Established in record time before the state of alarm in Spain and with an independent, young and also gender-equal lineup, the Cuarentena Fest became one of the first musical events of the era of the universal pandemic. Over twelve days, they scheduled the performances of fifty bands per day, with the intention of making the importance of an independent cultural fabric visible in a positive way and appealing for its resistance despite the cancellation of concerts. They managed to raise nearly € 4,000 through a pay-what-you-can box office, which was distributed equally among the artists.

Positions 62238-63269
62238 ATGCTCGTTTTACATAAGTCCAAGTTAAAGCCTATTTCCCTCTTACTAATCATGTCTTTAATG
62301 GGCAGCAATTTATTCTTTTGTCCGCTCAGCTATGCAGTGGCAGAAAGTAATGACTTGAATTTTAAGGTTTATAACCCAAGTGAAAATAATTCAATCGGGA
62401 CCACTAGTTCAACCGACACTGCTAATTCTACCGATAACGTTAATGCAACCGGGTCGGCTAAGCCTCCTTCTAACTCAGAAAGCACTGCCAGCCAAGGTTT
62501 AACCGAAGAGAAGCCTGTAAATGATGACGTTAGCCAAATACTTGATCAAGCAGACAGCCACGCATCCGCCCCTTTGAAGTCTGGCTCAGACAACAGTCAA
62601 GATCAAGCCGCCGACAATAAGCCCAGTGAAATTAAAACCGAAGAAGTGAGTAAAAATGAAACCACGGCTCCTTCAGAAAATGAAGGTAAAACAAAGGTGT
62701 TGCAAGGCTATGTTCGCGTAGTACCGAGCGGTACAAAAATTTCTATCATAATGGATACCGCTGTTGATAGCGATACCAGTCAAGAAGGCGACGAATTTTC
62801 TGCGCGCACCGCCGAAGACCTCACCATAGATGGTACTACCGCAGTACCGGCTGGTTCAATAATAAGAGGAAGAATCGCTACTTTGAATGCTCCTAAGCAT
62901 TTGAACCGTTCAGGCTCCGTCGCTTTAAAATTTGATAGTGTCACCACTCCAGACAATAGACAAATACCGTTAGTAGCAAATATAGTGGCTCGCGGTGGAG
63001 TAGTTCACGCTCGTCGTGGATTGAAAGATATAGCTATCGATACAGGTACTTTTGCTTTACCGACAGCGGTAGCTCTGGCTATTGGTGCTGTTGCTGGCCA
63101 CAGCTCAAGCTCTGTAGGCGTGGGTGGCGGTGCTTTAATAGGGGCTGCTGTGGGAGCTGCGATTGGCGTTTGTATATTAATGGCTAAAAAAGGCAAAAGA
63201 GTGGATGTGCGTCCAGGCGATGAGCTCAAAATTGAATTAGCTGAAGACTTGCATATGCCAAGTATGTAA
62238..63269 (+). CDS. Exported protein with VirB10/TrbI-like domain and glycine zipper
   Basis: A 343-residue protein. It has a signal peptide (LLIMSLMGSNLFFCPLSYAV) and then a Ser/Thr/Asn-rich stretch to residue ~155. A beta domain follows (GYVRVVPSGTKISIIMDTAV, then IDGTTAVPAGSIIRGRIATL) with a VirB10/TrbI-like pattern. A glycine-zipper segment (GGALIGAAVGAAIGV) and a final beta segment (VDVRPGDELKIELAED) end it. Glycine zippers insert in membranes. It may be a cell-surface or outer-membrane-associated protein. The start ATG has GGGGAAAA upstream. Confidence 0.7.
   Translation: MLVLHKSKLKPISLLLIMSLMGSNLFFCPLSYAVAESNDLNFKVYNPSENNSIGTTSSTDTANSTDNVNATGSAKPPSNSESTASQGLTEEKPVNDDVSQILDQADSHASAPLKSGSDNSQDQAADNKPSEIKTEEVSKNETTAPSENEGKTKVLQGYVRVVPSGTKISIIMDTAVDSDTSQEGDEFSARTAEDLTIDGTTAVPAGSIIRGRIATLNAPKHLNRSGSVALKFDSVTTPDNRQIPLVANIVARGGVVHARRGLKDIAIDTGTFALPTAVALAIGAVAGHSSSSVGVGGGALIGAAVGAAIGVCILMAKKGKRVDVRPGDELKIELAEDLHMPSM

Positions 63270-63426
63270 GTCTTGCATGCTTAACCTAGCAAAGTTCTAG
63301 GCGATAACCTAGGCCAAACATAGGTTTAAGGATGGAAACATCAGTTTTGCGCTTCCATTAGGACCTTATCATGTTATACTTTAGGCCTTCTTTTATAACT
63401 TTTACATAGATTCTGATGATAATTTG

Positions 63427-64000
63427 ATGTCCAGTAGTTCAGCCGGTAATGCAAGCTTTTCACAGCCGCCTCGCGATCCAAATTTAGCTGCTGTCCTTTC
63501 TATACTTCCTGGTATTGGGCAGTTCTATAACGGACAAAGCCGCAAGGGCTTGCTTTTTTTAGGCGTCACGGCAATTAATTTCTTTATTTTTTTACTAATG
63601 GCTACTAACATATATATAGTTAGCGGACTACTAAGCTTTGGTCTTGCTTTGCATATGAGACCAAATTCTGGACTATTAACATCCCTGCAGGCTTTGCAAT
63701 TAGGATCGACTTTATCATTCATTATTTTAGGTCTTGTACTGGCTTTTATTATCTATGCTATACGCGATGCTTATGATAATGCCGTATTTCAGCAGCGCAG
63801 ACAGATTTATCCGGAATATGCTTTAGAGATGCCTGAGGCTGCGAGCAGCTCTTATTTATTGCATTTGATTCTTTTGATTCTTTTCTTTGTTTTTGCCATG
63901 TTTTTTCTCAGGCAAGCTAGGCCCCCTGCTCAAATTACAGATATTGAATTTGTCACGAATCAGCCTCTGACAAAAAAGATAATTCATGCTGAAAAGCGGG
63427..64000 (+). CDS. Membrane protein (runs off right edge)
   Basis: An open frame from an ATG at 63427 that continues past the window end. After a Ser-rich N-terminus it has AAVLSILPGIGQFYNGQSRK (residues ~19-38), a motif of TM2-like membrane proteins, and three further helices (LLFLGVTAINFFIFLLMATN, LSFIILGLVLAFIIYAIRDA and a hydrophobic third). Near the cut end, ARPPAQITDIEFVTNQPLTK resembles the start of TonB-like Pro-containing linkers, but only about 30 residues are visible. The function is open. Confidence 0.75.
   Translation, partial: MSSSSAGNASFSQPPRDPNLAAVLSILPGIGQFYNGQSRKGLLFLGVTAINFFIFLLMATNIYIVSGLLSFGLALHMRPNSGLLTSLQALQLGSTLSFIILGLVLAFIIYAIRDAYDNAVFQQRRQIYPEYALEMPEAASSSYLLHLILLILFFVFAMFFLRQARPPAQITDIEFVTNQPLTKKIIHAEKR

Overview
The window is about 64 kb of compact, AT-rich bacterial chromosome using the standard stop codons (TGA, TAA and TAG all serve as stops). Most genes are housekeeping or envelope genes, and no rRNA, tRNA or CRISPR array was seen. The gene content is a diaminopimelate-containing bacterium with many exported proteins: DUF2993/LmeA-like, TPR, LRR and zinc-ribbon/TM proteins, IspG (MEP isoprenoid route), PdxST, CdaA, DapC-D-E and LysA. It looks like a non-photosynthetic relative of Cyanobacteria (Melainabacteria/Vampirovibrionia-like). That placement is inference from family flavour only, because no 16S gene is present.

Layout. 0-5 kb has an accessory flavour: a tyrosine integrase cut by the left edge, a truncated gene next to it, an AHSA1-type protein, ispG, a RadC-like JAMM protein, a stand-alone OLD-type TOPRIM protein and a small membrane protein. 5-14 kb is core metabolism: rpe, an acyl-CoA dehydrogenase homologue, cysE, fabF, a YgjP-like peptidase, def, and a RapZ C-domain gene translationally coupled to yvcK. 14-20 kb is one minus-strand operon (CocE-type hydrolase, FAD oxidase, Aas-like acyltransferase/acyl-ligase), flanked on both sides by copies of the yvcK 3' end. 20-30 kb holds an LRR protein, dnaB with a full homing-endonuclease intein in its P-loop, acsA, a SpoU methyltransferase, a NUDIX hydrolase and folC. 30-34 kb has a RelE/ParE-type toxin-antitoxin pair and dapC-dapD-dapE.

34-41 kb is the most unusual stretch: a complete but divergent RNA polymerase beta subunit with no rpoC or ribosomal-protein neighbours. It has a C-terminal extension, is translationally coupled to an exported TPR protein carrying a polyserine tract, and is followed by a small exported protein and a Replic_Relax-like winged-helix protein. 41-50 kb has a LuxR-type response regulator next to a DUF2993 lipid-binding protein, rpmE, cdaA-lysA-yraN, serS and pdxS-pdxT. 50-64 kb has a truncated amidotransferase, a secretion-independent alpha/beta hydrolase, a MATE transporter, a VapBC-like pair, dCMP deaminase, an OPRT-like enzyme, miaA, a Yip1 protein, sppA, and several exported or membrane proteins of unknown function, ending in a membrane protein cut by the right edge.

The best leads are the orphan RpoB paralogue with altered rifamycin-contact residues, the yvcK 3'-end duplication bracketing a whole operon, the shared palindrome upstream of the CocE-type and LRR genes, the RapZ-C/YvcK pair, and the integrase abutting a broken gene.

Along with the approval of their audience (based on surveys conducted at the time), the organizers went one step further and launched replicas of the festival in Uruguay, Argentina, Chile, Colombia and Mexico. The Cuarenentena Fest stopped its concerts after more than a month of non-stop concerts and over 100 hours of streaming (of more than 130 artists), becoming a reference not only for their audience but also attracting the attention of media such as Billboard, Pitchfork and Remix, something unthinkable for a zero budget festival.